Two area restaurants, Wrightsville Beach Brewery and The Bistro at Topsail, are taking part in The James Beard Foundation’s Blended Burger Project.
The project began three years ago in the wake of increased pressure for restaurants to focus on both consumer health and sustainability. It was designed to challenge chefs to create healthier burgers by incorporating mushrooms into their burger blends.
The Foundation’s website states, “The Blend concept is an example the innovative and strategic culinary insights that are used to address the substantial health and environmental imperatives that face the foodservice industry.”
Participants must create a burger blend that is one-fourth chopped mushrooms, according to the foundation. Customers can cast their votes in support of their favorite burgers on the foundation’s website, where they will also be entered into a drawing for an expenses-paid trip for two to the 2018 Blended Burger event at the James Beard House in New York City.
“For us it was not so much about how we could possibly gain the most votes for our burger, but to highlight sustainable menu items,” said Wrightsville Beach Brewery co-owner Jud Watkins.
Watkins and chef David Owens created a lamb and mushroom slider that also incorporates quinoa. It’s served with a simple garnish of lettuce, tomato and herb mayo on a brioche bun.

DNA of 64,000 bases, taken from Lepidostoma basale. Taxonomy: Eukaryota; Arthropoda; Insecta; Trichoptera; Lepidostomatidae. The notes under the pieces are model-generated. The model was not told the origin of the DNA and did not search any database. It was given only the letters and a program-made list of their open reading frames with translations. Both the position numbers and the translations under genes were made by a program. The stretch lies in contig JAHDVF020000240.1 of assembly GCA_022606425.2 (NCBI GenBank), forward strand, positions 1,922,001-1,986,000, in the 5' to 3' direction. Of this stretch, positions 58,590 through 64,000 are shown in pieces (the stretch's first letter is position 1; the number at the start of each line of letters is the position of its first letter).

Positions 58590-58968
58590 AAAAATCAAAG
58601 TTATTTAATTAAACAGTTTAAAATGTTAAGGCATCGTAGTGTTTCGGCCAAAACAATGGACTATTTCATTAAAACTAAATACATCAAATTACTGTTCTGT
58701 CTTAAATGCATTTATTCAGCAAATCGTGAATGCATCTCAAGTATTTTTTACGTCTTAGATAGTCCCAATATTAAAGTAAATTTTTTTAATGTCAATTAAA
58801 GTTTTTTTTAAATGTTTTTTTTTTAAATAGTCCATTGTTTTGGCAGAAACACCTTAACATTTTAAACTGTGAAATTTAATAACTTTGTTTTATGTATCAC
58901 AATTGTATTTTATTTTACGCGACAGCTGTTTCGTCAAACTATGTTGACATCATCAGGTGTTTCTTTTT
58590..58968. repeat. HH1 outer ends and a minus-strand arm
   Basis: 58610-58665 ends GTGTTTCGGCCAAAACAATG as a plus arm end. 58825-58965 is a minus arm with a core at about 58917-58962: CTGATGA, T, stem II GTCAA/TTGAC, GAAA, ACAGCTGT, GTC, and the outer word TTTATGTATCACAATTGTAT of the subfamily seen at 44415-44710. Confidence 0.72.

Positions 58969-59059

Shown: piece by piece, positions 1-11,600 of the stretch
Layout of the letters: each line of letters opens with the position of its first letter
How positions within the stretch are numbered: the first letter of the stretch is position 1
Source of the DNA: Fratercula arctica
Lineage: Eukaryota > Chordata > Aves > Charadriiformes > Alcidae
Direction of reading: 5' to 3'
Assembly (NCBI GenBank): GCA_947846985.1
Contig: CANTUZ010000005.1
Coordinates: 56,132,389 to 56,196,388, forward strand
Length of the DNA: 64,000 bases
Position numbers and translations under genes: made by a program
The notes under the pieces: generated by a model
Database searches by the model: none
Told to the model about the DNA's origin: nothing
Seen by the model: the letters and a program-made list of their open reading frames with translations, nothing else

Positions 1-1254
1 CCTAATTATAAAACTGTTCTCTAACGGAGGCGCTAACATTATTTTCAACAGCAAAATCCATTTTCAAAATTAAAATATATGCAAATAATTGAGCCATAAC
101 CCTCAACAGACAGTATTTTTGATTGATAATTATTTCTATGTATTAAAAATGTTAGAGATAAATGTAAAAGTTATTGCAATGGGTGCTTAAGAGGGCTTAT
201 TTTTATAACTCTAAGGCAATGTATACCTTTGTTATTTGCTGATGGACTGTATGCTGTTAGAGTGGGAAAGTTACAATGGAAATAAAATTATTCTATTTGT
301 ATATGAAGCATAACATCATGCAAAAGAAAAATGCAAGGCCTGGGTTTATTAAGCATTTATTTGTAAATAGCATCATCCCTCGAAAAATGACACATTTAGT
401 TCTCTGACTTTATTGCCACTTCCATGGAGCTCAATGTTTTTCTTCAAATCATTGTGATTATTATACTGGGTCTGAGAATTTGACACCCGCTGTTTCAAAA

“The blend itself is very flavorful so we decided to keep the toppings and condiments very simple,” Watkins said.
Watkins said that one of the biggest challenges for restaurants when it comes to sustainability is that what is most sustainable is often least affordable. For example, Watkins said that the cost of lamb is about three times that of beef, making it a challenge to keep the price at a reasonable point for customers.
Chef Bud Taylor, owner of The Bistro at Topsail, said the foundation’s mission to promote sustainability is a philosophy he attempts to practice every day at his restaurant. He sources more than 80 percent of his ingredients from North Carolina, including all of the restaurant’s seafood, beef, pork and poultry.
He said any time he has the chance to help promote sustainability along with an organization such as the JBF, it’s an opportunity he can’t turn down. This is his first year taking part in the project and he has created a burger prepared with N.C.-raised grass-fed beef from Mills Family Farms blended with a confit of oyster and Portobello mushrooms and topped with a house made Shitake “bacon,” Havarti cheese, heirloom tomato and a lemongrass aioli on a house baked sesame bun. He named the burger the “Goomba” after the mushroom character in the Super Mario Brothers video game.
Taylor said the recipe will be on The Bistro’s website and The JBF website next week so people can try it at home.
There are still a few days left to try these burgers and get your votes in online. Voting ends July 31.
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